Reader Question: Supercharge – or Turbocharge – It?

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Here’s the latest reader question, along with my reply! 

Bruce asks: I am interested in making my NB MX5 faster.I am looking at either turbocharging or supercharging (though not sure if I would like the whine as it spools up, but opposed it is basically a bolt on as to opposed fitting a turbo). Or do I go way out and put a rotary in it? I listened to your podcast with George Gammon(awesome) and you mentioned turbos are a lot harder on engines.How hard is supercharging on engine?Many thanks.

My reply: Now this is a healthy way to start my day! Wrenching stuff! Not Diaper stuff!

Turbocharging and supercharging both do the same thing, differently. They pressurize the incoming air – boost – in order to get more into the cylinders, so as to make more power. The turbo is driven by exhaust gas pressure; the supercharger, by a pulley.

The turbo is easier to fit in tight spots but it requires a specialized exhaust system and other peripherals. The supercharger is generally easier to “bolt on” to an engine that didn’t come with one originally.

The chief detraction with superchargers is that they take power to run them; the power gains offset this, of course – but there is an efficiency loss vs. the turbocharger, which makes its boost using the “free” energy of exhaust gas pressure.

The chief detraction with most modern turbo setups is they impart a lot of boost; some OEM systems run 15-plus PSI, which puts a lot of pressure on the engine’s guts, including con rod bearings. They also are prone to “cooking” if not provided with a well-designed cooling system (most factory systems have this).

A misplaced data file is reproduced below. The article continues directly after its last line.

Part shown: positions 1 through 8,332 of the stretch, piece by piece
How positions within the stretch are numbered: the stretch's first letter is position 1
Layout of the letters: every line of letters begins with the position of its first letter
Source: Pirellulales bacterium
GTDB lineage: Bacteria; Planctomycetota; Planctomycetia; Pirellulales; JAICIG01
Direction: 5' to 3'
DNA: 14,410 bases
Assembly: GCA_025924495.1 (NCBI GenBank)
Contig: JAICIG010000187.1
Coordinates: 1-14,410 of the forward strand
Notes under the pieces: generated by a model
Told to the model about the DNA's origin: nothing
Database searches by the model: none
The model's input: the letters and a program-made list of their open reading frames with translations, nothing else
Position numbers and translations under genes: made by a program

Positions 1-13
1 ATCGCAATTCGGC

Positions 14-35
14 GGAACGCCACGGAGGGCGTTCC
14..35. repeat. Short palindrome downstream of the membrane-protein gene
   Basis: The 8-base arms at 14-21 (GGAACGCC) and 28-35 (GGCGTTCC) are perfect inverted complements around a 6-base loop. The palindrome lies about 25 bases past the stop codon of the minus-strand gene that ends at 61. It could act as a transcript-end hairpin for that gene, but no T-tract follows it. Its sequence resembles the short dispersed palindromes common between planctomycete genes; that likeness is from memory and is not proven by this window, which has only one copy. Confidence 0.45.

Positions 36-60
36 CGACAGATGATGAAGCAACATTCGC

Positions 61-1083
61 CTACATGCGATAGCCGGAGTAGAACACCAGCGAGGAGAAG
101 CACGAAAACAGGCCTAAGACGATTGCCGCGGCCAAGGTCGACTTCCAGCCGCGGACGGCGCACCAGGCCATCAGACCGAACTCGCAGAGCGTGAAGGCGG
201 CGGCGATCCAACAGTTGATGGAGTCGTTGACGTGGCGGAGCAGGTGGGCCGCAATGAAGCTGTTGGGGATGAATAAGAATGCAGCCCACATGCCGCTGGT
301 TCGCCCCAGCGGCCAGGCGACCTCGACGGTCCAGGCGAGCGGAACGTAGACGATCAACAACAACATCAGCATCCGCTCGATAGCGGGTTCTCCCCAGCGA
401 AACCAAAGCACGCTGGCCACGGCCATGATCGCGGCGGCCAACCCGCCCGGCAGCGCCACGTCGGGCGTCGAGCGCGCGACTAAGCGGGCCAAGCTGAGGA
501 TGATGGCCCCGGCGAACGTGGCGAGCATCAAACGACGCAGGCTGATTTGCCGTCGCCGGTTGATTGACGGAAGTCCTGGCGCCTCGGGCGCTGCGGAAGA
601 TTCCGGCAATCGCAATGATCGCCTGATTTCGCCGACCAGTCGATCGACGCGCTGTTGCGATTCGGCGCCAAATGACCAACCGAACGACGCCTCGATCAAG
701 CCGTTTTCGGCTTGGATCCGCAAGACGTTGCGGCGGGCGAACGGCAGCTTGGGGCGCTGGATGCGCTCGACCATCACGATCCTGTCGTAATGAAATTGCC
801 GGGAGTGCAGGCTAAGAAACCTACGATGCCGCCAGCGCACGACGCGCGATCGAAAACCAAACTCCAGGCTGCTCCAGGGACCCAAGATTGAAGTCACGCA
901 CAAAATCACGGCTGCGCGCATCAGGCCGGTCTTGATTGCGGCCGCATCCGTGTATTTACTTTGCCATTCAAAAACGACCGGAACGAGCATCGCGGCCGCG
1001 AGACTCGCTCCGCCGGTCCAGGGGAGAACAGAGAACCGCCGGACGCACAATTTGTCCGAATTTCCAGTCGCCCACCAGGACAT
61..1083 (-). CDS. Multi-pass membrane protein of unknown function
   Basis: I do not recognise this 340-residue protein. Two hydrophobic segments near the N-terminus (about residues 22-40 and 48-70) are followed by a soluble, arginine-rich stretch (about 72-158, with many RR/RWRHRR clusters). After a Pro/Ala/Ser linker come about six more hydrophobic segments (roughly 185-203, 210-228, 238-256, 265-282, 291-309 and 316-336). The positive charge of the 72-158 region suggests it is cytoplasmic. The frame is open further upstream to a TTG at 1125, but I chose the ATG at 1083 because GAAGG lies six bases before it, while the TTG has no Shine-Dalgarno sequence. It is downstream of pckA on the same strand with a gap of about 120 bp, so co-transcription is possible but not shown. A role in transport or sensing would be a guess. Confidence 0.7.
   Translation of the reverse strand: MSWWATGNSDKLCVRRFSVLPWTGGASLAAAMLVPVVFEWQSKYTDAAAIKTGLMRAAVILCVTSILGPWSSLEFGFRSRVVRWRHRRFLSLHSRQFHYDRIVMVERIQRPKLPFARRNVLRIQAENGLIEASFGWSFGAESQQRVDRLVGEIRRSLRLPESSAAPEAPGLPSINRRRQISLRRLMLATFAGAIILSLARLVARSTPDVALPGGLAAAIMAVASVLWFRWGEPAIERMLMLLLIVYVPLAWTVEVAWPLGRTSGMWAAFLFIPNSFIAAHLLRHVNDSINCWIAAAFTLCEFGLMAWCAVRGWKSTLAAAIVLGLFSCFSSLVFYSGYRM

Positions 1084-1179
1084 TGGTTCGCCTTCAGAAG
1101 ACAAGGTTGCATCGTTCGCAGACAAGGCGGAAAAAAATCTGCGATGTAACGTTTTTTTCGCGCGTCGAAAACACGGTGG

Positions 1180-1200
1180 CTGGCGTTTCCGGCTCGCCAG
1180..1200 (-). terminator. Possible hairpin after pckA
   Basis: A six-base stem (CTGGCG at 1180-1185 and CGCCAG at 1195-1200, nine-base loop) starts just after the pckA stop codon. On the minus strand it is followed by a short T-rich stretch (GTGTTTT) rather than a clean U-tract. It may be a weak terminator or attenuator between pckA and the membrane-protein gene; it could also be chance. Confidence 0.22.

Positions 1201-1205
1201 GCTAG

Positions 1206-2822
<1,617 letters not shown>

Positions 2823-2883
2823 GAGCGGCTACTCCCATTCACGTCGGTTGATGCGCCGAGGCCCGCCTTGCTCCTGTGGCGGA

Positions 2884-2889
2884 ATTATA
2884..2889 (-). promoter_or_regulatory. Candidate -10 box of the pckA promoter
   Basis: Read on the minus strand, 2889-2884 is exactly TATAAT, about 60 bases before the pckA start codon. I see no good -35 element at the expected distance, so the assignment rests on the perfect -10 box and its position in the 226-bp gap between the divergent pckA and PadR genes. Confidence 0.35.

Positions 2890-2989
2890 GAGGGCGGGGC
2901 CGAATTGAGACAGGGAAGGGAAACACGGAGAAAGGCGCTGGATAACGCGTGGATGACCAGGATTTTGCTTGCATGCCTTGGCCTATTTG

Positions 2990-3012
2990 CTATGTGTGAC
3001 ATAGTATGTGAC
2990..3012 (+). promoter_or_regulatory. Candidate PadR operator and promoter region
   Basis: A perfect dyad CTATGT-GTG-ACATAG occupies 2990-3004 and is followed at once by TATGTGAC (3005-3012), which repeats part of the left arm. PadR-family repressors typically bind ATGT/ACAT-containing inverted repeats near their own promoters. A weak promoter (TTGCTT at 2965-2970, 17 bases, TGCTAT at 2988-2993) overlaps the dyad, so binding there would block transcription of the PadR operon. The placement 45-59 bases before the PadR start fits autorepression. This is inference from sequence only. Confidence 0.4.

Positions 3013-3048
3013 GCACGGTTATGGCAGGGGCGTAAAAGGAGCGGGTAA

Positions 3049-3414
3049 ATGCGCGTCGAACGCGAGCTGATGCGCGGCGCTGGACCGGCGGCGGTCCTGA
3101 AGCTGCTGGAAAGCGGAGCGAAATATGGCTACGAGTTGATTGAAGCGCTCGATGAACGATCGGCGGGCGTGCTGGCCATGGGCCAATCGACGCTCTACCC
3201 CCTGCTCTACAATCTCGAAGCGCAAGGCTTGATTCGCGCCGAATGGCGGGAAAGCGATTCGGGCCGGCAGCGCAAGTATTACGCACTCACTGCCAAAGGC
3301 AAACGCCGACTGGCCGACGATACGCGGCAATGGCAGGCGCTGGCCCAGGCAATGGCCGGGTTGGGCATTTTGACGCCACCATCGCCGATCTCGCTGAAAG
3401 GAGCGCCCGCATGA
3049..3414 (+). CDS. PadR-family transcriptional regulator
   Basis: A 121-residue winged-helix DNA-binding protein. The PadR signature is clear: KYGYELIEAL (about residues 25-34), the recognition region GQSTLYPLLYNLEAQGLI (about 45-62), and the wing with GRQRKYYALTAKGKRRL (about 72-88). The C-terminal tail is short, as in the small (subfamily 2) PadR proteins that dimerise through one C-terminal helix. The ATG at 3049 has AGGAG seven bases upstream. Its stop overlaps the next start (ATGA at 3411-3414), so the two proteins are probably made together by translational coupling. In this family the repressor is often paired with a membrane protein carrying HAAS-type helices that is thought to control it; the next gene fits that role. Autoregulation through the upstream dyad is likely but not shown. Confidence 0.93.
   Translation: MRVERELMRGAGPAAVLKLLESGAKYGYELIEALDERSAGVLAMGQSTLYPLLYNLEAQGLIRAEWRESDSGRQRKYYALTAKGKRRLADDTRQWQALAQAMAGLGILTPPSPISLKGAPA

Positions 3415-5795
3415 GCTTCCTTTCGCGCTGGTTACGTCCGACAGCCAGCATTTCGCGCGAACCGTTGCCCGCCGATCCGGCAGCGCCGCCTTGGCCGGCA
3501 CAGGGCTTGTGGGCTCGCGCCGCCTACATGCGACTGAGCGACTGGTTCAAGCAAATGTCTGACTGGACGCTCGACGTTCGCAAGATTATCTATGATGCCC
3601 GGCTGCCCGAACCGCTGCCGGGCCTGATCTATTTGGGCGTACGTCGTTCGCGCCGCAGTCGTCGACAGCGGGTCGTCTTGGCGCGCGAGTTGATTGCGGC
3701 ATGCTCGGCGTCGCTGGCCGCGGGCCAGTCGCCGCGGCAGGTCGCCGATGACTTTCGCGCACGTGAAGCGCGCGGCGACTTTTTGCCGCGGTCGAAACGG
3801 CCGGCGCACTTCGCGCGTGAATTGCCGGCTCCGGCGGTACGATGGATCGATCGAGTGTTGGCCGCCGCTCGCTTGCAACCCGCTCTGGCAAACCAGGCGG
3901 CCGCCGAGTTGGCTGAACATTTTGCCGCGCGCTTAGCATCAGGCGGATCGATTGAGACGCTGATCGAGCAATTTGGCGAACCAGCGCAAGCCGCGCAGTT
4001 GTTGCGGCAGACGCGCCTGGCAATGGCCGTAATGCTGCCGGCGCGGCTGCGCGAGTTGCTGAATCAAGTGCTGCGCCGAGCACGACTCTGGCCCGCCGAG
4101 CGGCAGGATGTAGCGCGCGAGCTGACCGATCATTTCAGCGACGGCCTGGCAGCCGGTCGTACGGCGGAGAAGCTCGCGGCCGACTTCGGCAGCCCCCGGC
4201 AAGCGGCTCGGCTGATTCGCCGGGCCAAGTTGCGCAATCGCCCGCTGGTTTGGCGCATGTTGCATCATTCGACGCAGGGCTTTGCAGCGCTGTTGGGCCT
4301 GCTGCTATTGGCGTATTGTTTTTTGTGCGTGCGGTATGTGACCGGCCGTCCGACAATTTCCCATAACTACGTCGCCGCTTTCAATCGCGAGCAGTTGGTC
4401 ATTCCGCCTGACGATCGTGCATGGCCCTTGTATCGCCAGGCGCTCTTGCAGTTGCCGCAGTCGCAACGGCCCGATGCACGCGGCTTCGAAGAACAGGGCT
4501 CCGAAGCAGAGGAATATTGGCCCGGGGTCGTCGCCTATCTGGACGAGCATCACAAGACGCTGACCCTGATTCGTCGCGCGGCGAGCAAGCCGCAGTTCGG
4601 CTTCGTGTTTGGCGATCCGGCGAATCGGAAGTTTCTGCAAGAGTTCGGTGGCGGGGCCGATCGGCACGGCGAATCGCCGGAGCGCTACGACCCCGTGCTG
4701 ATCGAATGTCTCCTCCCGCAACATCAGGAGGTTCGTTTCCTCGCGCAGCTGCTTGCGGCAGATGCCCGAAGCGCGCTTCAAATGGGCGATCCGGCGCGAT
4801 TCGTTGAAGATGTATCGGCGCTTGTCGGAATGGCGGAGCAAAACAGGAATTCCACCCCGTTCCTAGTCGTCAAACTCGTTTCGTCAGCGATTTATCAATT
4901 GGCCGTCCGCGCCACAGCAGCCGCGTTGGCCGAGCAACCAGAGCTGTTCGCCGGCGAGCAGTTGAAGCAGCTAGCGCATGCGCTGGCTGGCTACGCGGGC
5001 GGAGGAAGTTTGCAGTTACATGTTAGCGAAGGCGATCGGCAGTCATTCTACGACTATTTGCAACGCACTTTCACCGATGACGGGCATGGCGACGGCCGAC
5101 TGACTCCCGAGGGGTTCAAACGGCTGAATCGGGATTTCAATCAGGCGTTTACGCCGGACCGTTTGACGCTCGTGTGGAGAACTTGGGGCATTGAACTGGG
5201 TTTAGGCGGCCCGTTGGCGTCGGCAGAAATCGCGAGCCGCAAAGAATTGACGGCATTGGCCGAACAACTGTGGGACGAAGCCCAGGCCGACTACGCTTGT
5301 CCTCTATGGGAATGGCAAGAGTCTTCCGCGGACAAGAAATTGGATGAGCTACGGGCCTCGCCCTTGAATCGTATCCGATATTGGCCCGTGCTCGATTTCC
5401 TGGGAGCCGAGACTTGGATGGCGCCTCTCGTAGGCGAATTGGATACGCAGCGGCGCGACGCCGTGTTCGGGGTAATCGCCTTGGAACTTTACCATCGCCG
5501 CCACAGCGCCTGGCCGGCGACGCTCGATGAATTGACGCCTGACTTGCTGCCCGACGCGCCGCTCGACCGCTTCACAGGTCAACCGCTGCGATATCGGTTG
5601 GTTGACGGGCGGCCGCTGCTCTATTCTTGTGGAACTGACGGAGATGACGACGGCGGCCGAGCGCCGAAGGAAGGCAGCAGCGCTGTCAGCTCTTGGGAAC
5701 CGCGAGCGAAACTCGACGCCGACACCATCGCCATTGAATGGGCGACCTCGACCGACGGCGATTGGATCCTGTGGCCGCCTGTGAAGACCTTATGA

There is also lag – the slight delay in between when you floor the gas pedal and time it takes for the engine to make enough exhaust gas to spin up the turbo.

Most aftermarket superchargers run less boost – around 6-9 pounds is typical – and that is easier on the engine, especially if it was not originally designed for turbo-supercharging. The supercharger will make the engine run hotter, but the thing itself is less prone to heat-related problems because it is not being literally cooked as part of the exhaust system.

There is no lag with the “blower,” either – it being mechanically driven.

You’ll have to balance these considerations, the pros and the cons. Mazda has, of course, offered turbocharged variants of many of its engines and so there is a lot of factory (and aftermarket) support if you go that route.

As an intermediate course, you might consider a top-end job, with some head work for better breathing and more aggressive cams – plus a more aggressive rear axle ratio and (if you’ve not already done this) a free-flowing exhaust system.

The Miata is so light that a 20-30 hp uptick – easily achieved via the above – plus a bit more leverage from the lower axle ratio – might be all you need to satisfy your performance goals, without the expense/complexity (or pressure) of a boosted setup.